Greek pianist and composer Tania Giannouli expresses herself in a variety of acoustic idioms, including improvisation and soundtrack. By listening to parts of the preceding Transcendence – published in 2015 by the same label – it’s only natural to think about her work as informed by an “evolved neoclassical” aura: a small ensemble evoking a restrained poignancy, the leader’s openness mostly tending to crystalline melancholies sometimes reminiscent of Bernardo Sassetti’s quietest atmospheres.
However, Rewa is another type of artistic statement. It’s a meeting of cultural issues first and foremost – Rob Thorne is an accomplished player of ngā taonga pūoro, instruments of Māori descent – slightly modified by Rattle’s boss and album producer Steve Garden, who treated the duo’s raw materials in the studio to transfigure their original shapes and sequences.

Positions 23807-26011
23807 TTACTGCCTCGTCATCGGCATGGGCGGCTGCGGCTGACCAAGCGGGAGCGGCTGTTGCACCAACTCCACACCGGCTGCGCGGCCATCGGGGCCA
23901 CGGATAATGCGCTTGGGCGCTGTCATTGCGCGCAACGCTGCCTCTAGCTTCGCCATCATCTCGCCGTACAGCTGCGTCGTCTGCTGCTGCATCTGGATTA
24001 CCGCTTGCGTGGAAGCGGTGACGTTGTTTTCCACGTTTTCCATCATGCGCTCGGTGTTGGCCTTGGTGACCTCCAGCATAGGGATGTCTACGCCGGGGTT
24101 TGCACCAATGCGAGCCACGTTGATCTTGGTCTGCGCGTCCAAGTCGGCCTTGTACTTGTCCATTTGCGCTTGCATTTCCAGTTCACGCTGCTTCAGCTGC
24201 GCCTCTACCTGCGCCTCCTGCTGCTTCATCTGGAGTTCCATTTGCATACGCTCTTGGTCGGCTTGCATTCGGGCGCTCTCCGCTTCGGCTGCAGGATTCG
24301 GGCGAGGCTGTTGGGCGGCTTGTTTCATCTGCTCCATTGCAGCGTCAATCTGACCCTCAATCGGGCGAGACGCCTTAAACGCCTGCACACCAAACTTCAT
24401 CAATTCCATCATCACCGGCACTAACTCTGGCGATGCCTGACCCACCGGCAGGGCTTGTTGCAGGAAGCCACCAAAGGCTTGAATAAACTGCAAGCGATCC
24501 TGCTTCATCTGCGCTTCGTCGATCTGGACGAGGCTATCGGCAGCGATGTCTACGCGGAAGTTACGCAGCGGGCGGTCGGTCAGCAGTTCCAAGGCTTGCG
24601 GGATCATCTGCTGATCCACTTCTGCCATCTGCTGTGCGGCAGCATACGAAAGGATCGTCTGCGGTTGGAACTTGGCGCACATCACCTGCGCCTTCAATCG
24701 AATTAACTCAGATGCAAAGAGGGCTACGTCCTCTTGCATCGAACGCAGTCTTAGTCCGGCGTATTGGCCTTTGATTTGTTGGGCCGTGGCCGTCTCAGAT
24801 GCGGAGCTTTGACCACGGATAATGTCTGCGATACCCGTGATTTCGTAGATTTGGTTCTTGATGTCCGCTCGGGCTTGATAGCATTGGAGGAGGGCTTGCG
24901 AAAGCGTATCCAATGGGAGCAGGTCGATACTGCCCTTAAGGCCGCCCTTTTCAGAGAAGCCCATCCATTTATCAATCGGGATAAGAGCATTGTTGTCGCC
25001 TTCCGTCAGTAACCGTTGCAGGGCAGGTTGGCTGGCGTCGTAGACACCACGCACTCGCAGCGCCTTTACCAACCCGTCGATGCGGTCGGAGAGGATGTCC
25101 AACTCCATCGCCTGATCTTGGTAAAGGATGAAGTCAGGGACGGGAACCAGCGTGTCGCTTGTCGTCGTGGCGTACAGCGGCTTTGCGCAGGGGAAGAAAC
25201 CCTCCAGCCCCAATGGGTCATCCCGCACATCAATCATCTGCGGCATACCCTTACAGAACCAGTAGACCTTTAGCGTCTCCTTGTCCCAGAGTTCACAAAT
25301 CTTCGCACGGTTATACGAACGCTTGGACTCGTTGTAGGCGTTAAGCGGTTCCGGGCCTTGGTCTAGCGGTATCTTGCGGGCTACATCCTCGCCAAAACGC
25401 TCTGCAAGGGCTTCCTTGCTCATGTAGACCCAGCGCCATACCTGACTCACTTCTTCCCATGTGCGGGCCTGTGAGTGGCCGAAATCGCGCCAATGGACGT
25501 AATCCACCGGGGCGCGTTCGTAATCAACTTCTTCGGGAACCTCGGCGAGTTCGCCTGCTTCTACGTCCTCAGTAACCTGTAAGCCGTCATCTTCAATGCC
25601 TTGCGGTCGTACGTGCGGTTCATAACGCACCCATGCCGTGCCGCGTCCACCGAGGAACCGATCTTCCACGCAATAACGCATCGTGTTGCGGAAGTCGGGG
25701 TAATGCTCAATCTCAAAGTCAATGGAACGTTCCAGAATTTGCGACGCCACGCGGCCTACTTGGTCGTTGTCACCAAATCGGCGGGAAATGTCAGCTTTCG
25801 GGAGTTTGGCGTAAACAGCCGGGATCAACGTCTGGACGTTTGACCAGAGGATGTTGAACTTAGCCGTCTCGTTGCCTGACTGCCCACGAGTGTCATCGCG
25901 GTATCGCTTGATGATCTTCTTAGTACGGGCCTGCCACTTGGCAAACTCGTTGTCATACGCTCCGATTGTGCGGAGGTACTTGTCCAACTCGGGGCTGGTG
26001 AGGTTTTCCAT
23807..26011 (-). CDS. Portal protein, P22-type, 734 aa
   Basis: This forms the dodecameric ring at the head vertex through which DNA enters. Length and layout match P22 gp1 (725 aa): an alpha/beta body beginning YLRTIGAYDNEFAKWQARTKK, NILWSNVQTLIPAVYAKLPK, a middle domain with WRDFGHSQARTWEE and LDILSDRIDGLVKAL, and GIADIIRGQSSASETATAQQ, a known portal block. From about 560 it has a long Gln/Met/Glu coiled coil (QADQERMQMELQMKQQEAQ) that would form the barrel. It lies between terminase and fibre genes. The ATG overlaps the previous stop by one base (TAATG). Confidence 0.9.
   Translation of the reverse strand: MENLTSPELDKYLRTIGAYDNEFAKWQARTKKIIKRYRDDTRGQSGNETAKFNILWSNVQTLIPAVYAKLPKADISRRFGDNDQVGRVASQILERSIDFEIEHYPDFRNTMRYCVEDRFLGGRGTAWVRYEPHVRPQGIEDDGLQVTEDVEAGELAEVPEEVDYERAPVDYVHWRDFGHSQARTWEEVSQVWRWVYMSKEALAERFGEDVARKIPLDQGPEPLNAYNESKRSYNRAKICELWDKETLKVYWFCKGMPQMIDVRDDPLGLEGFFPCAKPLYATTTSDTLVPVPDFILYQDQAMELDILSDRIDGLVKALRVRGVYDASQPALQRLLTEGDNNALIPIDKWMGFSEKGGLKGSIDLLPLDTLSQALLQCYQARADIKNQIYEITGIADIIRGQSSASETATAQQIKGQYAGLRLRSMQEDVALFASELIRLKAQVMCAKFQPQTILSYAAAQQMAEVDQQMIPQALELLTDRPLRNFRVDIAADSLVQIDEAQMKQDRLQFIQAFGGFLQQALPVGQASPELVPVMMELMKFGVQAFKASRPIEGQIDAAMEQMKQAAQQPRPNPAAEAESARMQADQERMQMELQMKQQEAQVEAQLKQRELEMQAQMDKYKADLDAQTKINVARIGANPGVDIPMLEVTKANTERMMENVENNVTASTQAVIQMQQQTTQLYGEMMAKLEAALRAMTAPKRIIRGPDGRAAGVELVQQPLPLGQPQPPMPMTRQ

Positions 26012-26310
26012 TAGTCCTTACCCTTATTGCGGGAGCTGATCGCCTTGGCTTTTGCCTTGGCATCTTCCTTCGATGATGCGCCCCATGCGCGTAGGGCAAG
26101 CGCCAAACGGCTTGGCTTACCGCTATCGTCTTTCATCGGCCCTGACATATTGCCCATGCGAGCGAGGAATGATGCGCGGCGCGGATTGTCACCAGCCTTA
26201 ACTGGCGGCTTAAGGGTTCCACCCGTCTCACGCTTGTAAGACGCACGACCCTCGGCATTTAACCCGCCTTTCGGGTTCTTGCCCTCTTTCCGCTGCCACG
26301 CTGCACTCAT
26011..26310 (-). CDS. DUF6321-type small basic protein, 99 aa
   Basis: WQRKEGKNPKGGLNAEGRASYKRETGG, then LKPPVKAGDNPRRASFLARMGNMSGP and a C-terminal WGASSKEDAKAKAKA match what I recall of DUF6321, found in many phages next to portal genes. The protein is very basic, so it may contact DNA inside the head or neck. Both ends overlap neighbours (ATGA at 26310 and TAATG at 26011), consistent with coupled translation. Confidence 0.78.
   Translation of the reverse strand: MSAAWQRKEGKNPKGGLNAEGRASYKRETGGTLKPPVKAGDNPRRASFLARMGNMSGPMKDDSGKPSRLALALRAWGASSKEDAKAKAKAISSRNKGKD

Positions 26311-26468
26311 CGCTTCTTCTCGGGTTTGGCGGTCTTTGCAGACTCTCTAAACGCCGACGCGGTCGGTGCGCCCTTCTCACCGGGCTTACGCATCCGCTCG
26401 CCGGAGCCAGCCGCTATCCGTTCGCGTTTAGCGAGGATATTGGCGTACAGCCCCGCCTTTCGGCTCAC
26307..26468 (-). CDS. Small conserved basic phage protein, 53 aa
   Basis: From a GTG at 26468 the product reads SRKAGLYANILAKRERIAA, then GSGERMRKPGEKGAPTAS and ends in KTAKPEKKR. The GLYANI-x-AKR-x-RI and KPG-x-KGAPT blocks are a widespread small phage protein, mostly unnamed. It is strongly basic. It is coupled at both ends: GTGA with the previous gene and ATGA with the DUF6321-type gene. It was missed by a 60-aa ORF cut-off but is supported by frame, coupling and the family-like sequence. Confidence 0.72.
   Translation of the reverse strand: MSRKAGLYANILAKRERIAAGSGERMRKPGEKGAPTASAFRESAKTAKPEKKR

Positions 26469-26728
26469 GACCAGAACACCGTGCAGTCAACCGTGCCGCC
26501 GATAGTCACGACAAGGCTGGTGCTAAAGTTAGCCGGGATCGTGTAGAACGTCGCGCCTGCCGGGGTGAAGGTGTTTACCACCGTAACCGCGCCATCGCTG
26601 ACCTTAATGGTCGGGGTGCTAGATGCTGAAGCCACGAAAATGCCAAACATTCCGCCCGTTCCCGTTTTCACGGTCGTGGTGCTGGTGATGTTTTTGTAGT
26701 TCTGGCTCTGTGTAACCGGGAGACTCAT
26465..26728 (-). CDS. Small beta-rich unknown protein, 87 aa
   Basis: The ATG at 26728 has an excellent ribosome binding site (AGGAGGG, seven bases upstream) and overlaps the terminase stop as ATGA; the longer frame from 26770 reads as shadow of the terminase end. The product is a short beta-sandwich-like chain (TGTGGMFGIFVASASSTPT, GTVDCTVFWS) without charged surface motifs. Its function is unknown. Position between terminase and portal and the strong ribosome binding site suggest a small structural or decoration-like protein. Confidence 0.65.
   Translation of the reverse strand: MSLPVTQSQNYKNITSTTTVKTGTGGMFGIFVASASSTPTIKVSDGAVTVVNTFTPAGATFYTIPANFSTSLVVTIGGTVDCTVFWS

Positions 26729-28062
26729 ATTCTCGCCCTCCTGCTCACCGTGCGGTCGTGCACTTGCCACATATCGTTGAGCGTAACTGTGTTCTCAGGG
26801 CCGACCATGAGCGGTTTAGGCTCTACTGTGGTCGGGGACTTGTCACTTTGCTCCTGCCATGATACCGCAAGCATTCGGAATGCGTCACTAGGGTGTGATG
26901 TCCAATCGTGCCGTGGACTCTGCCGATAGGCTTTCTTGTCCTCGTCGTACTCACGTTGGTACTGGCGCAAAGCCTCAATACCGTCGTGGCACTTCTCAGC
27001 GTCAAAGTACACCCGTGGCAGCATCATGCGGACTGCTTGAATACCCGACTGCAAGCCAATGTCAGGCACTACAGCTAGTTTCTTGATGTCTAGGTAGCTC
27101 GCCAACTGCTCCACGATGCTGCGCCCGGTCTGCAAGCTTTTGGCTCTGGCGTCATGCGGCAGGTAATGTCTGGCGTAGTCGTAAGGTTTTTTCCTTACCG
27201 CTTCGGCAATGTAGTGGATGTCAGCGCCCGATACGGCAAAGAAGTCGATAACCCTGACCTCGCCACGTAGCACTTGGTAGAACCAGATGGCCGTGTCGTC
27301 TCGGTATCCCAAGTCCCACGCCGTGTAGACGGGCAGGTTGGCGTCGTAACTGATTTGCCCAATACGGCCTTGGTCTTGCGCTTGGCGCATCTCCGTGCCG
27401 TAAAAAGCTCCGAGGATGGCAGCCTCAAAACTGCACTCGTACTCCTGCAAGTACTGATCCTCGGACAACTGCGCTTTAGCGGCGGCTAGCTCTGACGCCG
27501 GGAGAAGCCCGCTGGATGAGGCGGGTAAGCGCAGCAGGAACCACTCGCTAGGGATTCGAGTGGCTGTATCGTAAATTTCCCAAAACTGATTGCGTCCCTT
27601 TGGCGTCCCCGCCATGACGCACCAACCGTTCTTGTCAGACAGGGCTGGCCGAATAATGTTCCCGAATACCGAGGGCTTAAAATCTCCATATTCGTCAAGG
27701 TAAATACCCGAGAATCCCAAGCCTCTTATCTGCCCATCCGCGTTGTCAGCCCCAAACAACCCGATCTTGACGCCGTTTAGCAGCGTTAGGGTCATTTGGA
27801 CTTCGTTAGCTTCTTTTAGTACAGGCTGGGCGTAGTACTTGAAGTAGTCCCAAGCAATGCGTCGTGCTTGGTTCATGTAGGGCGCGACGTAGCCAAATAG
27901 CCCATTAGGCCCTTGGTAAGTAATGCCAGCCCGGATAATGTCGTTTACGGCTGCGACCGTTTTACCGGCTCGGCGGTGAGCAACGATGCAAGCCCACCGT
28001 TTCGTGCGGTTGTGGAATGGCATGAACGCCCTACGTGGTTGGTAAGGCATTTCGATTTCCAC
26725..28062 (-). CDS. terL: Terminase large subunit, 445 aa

Following a couple of tries we were persuaded that this is not one of the many New Ageish “gathering of holy spirits” destined to be forgotten in a millisecond. In these tracks – be it the single minute of “Timeless”, or the fifteen-plus of the endmost “Te Tangi A Mutu” – we experienced rather profound music making the most of a resonant vastness, frequently characterized by the rarefaction of pitches (and also noises; Giannouli does prepare her piano, on occasion). Subliminal under-surface movements defeat the dangerous tendency to excessive conformity typical of these kinds of setting, whereas the reverberating cross-pollination of Thorne’s glissando calls and Giannouli’s meditative touches could cause weaker focuses to hover around varying states of unconsciousness.
In a way, the virtues of Rewa (and Giannouli’s compositional approach at large) lie in the capacity of turning a stone-hearted reviewer back into his much younger self taken by something indescribable like, say, the nocturnal scents of a summer sea. You just sit down, enjoy the mix of far-flung echoes and stillness, and leave the criticism to someone else.